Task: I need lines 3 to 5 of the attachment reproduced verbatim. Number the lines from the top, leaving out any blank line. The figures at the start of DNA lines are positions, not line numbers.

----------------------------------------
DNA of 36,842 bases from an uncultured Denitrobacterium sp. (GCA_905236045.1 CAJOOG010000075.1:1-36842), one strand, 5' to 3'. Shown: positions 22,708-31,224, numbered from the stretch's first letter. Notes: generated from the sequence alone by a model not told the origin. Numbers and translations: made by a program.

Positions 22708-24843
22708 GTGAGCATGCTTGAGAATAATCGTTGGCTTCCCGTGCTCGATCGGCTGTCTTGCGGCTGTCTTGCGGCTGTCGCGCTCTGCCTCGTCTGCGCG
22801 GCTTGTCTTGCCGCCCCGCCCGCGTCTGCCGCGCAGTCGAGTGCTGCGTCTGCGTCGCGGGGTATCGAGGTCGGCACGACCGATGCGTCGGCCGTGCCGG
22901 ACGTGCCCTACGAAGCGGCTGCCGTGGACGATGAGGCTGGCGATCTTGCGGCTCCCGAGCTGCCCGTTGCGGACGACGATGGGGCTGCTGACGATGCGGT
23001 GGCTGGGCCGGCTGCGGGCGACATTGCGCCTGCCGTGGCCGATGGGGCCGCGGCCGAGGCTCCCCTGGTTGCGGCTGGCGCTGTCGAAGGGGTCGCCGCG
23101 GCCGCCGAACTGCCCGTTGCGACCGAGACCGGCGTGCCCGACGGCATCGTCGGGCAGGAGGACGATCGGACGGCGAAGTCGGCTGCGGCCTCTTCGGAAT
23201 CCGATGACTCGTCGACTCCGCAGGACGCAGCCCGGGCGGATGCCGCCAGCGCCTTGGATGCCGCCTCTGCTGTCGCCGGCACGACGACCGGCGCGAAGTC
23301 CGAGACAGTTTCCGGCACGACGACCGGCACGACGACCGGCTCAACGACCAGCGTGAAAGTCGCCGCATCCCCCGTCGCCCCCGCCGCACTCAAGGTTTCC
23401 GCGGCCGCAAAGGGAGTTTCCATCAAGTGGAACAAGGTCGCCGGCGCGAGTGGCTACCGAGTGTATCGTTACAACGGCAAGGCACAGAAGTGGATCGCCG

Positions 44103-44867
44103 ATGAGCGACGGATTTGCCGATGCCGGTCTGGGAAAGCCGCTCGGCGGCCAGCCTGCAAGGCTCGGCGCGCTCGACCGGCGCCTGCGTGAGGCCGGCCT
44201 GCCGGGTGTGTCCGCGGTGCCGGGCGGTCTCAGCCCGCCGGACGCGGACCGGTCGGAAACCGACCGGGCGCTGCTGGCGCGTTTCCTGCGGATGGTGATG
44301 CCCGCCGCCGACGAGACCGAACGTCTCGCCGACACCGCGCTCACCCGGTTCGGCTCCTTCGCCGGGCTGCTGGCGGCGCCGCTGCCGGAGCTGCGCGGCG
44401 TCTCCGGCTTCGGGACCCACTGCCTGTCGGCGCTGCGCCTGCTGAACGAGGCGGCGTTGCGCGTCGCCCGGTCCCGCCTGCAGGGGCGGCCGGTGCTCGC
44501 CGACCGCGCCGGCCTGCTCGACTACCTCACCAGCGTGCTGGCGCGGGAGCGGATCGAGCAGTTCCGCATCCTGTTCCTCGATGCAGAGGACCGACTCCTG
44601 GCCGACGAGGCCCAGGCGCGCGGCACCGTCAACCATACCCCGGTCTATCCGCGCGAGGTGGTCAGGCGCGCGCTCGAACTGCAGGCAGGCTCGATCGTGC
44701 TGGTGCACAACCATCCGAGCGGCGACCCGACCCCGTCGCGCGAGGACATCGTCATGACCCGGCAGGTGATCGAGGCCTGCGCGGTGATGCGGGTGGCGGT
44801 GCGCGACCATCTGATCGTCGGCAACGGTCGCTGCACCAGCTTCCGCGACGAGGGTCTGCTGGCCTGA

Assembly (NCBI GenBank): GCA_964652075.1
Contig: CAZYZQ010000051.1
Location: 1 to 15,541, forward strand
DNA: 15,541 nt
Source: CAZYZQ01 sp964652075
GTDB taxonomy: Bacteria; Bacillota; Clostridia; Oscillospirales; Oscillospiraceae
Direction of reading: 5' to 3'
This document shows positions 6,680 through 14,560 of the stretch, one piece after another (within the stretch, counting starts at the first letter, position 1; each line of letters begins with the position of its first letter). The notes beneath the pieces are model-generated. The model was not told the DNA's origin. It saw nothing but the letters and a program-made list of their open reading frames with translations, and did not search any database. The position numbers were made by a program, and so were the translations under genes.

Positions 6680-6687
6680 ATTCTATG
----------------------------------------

22708 GTGAGCATGCTTGAGAATAATCGTTGGCTTCCCGTGCTCGATCGGCTGTCTTGCGGCTGTCTTGCGGCTGTCGCGCTCTGCCTCGTCTGCGCG
22801 GCTTGTCTTGCCGCCCCGCCCGCGTCTGCCGCGCAGTCGAGTGCTGCGTCTGCGTCGCGGGGTATCGAGGTCGGCACGACCGATGCGTCGGCCGTGCCGG
22901 ACGTGCCCTACGAAGCGGCTGCCGTGGACGATGAGGCTGGCGATCTTGCGGCTCCCGAGCTGCCCGTTGCGGACGACGATGGGGCTGCTGACGATGCGGT